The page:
What is RFID?
RFID is the acronym for Radio frequency identification; it belongs to the family of automatic identification and data capture. We can store a serial number that identifies a person or object, and perhaps other information, on a microchip that is attached to an antenna which is collectively called as a RFID tag or RFID Transponder. The antenna enables the chip to transmit the identification information to a reader. The reader converts the radio waves reflected back from the RFID tag into digital information that can then be stored in a computer.
What transponder is made up of?
RFID tags are small microchips with memory and an antenna coil. When a RFID tag receives a query, it transmits its unique ID and perhaps other information back to the reader.
What are passive, semi-passive and active RFID tags?
An active RFID tag uses an internal power source, such as a battery, within the tag to continuously power the tag and its RF communication circuitry. Low-level RF signal of the reader is sufficient to activate the, and the tag can generate high-level signals back to the reader. Active RFID tags are to be continuously powered and are normally used when a longer communication range is desired.
A passive RFID tag depends on RF energy of the reader to power the tag and its RF communication circuitry. Passive RFID requires strong RF signals from the reader/interrogator. High-level RF signal of the reader is required to activate the tag, and the tag can generate high-level signals back to the reader. Passive RFID tags are normally used when a shorter communication range is desired.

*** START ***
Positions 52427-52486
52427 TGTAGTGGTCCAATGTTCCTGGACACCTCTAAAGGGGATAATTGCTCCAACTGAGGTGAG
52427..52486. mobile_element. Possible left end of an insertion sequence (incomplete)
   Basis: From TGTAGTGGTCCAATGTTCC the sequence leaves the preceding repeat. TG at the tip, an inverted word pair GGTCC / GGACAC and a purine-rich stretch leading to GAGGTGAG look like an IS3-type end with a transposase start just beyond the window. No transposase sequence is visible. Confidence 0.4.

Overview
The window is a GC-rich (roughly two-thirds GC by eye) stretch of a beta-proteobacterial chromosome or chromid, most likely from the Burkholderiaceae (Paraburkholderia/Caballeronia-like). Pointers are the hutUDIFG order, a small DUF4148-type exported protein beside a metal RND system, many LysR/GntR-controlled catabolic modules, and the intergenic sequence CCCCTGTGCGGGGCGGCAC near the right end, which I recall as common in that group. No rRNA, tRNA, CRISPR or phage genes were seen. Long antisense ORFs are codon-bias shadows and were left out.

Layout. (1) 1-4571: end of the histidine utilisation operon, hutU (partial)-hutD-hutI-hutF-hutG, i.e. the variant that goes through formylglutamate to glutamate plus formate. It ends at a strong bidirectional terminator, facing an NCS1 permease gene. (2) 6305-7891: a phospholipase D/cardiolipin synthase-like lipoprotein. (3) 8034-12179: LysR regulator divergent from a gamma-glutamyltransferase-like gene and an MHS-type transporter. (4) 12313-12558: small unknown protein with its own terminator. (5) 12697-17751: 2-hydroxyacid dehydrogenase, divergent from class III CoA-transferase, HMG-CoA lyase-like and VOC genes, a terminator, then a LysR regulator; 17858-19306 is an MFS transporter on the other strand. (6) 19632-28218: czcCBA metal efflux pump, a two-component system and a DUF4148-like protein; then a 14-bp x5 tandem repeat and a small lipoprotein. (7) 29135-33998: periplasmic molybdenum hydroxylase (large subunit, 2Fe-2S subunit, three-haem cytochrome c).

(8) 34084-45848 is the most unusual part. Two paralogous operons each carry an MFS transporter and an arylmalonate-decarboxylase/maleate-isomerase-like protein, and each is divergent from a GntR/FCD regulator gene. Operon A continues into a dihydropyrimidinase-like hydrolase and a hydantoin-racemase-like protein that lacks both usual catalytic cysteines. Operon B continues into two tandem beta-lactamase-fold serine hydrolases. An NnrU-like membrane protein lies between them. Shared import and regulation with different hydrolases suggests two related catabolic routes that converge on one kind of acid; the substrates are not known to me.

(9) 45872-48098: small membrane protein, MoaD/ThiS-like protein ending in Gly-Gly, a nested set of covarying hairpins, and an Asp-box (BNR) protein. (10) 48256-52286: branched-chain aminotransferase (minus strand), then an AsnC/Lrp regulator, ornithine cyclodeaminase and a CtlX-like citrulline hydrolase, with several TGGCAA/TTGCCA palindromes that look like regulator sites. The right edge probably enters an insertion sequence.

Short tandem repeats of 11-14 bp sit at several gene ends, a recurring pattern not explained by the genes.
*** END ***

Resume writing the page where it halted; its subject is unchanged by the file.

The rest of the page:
A semi-passive RFID tag uses an internal power source to monitor environmental conditions, but requires RF energy from the reader similar to passive tags to power a tag response. Semi-passive tags use that internal power source (battery) for monitoring environmental conditions (temperature etc).
What reader is made up of?
RFID read-only readers Read only readers query the unique ID from the RFID tags.
RFID read-write readers They are usually referred as Interrogators or encoders, these readers read and also write information to the RFID tags.
Communication range for a RFID tags?
RFID tag communication range roughly is:
LF tags: < 300 cm
HF tags: < 1m
UHF tags: < 10m
UHF tags (active): > 100m
Microwave tags: < 3m
ISO/IEC RFID Standard
ISO/IEC 14443: Standard for proximity cards (communication range around 10cm)
ISO/IEC 15693 : Standard for vicinity cards, smart tags (communication range around 1.5m)
EPC Global RFID Standard
EPC Class 0 : Identity Tags (Read only)
Common applications for RFID?
EPC Class 1 : Identity Tags (Write Once / Read Many)
EPC Class 2 : Higher Functionality Tags (Read / Write)
EPC Class 3 : Semi Passive Tags (Read / Write with battery power to enhance range)
EPC Class 4 : Active Tags (Read / Write active transmitter)
UHF Class 1 Gen 1 : C1G1 at 860-930MHz, is not backward compatible with Class 0.
UHF Class 1 Gen 2: C1G2 at 860-960MHz is merging with the C1G1 and Class 0 standard.
LF typical applications: Access control, Animal identification, Event ticketing.
HF typical applications: Library management, pharmaceutical counterfeit, and etc.
UHF typical applications: Access control, distribution logistics, airline baggage handling value, and etc.